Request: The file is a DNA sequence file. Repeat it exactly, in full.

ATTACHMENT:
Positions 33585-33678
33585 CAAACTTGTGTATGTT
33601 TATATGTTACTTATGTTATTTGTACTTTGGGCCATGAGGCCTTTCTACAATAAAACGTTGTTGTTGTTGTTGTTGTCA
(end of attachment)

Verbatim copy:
Positions 33585-33678
33585 CAAACTTGTGTATGTT
33601 TATATGTTACTTATGTTATTTGTACTTTGGGCCATGAGGCCTTTCTACAATAAAACGTTGTTGTTGTTGTTGTTGTCA